Driverless Trucks Can Speed Deliveries
Where driverless cars have to deal with many unexpected conditions and complex trip end-points, driverless trucks can move between specially designed, truck-friendly staging areas along major highways. This means such trucks are much easier to introduce than cars that have to navigate narrow roads and driveways. Combined with other new technologies, autonomous trucks can work with automated warehouses to close the loop on a fully automatic supply chain. Products would move continuously 24/7 through a fully automated system that picks up items at the factory and delivers them to local delivery points. If the customer is located near the local warehouse or store, even the last few miles of the delivery path can be left to automated delivery drones.
Autonomous trucks would keep track of what they are carrying by periodically reading RFID tags. Customers would know exactly where their ordered material was located at all times. Such trucks could follow programmed low-traffic routes, run on weekends and holidays and operate through the night. Supply chains would operate more quickly and become more predictable.
The New Distribution System
Technologies such as RFID tags are already being rolled out and used wherever their application can save money. Other new technologies such as delivery drones have been tested and will be deployed within the next few years. Ordering products will be a different experience for many consumers.
Quick Delivery of a Small, Common Product
Once an automated supply chain is in place, delivery of everyday products is likely to be quick and inexpensive. If a consumer orders a product such as a popular toy action figure, such products will probably be in local warehouses. A picking robot working in an automated warehouse that has such a figure in stock will have the order added to its list. Software will re-optimize the list so the robot makes as few trips as possible. The toy will probably be picked up and placed on a conveyor belt for automatic wrapping, boxing and addressing within the hour.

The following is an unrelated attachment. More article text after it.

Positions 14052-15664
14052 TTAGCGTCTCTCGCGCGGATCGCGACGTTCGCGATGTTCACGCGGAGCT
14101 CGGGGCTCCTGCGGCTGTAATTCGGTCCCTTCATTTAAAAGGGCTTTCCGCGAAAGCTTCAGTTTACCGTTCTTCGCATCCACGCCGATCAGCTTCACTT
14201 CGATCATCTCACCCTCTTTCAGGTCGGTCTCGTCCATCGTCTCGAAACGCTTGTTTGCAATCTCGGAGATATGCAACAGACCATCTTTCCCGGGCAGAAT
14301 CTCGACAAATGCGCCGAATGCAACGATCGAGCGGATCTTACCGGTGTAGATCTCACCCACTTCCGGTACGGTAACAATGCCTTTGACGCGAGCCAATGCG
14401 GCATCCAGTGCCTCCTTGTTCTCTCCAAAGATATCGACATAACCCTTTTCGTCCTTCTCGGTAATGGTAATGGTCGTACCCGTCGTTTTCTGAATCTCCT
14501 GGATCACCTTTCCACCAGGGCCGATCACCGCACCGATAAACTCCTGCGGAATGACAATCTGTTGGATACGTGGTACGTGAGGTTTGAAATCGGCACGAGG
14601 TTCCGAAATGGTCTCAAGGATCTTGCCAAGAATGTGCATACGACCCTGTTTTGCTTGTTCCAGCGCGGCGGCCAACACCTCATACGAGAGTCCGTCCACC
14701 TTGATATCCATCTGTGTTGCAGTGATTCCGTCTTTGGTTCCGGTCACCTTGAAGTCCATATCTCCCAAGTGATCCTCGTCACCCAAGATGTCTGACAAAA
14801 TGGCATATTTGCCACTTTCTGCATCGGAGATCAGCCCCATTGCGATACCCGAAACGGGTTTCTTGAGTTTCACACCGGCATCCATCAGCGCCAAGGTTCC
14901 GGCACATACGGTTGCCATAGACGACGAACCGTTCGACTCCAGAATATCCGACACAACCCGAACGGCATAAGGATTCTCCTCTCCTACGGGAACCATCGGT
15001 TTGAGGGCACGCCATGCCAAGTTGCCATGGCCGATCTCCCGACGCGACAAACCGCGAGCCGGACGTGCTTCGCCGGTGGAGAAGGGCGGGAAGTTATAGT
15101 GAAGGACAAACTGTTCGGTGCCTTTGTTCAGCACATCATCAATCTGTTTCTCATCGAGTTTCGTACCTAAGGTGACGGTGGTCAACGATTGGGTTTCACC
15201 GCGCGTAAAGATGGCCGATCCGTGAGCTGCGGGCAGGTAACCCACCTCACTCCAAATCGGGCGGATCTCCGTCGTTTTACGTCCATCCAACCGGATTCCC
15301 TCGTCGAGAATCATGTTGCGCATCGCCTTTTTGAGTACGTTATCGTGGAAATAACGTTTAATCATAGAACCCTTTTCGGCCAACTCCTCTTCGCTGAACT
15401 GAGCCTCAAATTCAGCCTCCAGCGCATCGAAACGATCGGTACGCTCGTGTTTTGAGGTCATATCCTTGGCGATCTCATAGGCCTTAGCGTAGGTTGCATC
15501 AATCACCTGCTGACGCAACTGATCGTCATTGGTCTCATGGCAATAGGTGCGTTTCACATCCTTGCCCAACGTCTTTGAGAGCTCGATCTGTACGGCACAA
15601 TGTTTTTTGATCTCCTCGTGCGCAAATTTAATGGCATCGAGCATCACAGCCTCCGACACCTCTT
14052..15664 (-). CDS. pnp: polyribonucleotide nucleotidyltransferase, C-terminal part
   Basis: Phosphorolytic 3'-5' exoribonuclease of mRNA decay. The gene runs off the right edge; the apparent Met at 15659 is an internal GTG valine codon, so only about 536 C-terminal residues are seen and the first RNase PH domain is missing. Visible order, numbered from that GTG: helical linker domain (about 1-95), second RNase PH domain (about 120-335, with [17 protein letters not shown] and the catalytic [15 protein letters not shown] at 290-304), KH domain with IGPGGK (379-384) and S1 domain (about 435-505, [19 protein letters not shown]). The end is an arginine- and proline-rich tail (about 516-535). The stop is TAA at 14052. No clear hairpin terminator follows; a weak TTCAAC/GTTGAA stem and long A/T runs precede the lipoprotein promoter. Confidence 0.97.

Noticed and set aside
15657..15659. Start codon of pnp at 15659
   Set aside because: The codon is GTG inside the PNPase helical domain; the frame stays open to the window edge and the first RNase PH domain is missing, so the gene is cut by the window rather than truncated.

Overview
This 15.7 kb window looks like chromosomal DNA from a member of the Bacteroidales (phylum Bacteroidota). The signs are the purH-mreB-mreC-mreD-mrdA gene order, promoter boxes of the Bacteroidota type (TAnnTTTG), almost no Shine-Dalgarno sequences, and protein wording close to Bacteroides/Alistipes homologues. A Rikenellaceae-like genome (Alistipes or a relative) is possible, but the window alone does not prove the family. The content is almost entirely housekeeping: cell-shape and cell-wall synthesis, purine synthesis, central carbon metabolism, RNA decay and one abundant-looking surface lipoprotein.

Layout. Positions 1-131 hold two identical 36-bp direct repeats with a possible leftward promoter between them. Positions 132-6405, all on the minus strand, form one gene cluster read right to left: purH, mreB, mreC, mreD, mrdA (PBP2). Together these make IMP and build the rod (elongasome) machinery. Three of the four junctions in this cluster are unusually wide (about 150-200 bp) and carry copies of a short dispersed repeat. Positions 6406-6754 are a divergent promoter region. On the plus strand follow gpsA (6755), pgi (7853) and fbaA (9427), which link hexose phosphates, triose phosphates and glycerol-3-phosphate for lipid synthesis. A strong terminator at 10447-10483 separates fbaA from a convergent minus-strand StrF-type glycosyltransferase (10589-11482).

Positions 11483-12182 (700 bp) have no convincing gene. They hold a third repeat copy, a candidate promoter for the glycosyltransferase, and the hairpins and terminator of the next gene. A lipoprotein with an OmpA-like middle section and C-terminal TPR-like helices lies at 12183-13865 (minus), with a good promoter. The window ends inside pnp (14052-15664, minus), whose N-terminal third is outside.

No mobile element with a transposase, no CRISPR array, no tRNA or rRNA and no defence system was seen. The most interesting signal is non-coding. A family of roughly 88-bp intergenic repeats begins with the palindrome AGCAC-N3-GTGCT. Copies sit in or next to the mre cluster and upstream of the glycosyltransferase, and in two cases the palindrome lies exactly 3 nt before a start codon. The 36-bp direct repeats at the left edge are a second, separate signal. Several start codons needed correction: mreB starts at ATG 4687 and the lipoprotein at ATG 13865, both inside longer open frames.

The conveyor belt will bring the box to a pickup platform where delivery drones pick up packages in sequence. Only local orders go here; the others go to an automated truck loading dock. Since the toy order is local, a drone reads the address, plots a corresponding course and takes the package to its destination. Later that day the customer comes back from work and finds the package in the designated landing area by the back door. The customer retrieves the box and the toy is ready for a child’s birthday the next day.
Ordering an Unusual Item
Often customers order items online that they can’t find locally. If a customer orders an unusual item, such as binoculars, it probably will not be in a local warehouse. When the customer places the order online, the supplier will already know where the closest product is located and will automatically put a hold on it.